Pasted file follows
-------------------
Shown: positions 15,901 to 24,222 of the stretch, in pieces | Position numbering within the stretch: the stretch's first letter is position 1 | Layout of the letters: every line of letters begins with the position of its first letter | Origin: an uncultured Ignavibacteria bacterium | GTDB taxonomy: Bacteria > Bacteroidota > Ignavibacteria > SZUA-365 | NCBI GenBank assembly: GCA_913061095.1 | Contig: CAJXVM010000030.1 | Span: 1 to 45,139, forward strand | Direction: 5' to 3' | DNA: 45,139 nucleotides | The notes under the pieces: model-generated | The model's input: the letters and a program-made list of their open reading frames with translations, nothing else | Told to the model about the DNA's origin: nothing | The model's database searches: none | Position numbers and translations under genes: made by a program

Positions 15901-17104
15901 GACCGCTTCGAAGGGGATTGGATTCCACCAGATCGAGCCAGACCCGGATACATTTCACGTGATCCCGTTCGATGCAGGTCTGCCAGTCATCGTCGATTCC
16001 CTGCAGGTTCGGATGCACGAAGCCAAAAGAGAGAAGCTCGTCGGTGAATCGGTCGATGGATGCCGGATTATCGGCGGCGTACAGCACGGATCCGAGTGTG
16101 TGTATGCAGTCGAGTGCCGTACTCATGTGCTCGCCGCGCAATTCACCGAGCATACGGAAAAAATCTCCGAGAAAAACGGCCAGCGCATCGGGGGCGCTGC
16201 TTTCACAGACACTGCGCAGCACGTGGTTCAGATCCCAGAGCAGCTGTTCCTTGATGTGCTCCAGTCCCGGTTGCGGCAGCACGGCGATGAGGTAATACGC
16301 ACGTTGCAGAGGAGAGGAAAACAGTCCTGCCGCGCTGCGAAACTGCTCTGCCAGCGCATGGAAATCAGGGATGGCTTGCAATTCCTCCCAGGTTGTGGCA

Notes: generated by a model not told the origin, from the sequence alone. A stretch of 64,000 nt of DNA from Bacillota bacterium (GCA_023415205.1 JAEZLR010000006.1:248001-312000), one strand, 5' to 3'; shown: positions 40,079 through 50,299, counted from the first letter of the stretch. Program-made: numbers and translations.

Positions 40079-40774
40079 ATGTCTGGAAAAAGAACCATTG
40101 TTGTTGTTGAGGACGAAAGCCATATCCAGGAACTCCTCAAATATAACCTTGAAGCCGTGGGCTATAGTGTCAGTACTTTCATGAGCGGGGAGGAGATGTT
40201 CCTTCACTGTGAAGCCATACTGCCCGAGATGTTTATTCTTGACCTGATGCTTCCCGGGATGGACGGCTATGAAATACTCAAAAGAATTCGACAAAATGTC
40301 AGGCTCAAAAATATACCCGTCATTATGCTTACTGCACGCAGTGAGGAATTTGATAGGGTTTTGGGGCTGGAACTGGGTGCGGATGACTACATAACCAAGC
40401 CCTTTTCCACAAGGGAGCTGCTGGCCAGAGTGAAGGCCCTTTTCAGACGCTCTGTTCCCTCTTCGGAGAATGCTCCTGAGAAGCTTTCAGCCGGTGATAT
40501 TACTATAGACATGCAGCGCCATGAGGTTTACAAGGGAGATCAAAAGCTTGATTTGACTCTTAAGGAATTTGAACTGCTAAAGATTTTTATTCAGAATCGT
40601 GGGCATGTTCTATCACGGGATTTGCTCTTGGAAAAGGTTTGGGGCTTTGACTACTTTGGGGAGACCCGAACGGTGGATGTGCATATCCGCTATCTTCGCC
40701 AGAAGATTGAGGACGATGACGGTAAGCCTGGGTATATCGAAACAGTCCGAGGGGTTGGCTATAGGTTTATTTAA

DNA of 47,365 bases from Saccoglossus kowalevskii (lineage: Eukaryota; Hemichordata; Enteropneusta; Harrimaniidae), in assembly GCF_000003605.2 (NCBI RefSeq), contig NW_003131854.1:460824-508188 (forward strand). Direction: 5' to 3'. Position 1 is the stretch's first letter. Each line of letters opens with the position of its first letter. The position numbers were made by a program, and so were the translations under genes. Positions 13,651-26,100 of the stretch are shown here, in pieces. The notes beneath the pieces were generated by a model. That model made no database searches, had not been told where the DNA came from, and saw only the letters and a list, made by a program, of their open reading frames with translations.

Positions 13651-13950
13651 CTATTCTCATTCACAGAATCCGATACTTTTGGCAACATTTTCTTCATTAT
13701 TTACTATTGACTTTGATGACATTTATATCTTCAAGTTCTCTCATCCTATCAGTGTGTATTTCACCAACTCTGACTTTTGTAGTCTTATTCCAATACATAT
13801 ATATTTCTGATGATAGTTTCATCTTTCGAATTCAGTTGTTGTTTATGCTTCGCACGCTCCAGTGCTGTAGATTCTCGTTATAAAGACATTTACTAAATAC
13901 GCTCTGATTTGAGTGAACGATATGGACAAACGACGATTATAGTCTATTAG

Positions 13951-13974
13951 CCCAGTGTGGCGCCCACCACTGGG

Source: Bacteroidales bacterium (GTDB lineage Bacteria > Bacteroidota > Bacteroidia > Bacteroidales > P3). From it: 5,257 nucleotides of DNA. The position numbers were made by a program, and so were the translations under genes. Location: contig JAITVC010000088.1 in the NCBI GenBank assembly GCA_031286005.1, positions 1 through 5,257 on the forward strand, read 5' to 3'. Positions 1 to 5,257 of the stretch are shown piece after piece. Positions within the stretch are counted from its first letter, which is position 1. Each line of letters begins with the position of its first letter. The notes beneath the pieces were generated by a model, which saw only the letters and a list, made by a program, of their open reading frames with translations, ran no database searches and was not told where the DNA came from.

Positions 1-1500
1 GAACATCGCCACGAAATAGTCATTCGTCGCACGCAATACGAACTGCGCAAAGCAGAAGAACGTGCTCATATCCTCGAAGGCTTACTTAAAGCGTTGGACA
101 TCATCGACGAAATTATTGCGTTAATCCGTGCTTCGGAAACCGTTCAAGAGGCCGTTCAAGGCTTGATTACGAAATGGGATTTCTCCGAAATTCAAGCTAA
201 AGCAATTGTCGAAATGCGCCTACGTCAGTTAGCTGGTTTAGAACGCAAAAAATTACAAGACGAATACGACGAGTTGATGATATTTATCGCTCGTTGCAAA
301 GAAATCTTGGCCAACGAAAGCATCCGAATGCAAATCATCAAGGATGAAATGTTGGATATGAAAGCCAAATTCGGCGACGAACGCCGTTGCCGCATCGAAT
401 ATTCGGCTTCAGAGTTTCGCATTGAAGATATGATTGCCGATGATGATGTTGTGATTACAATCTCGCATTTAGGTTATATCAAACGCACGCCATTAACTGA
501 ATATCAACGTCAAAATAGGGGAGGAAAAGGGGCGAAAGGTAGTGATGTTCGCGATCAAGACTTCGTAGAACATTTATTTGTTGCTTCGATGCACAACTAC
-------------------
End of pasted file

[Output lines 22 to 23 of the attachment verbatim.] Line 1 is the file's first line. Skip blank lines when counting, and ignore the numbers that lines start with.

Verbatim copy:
13801 ATATTTCTGATGATAGTTTCATCTTTCGAATTCAGTTGTTGTTTATGCTTCGCACGCTCCAGTGCTGTAGATTCTCGTTATAAAGACATTTACTAAATAC
13901 GCTCTGATTTGAGTGAACGATATGGACAAACGACGATTATAGTCTATTAG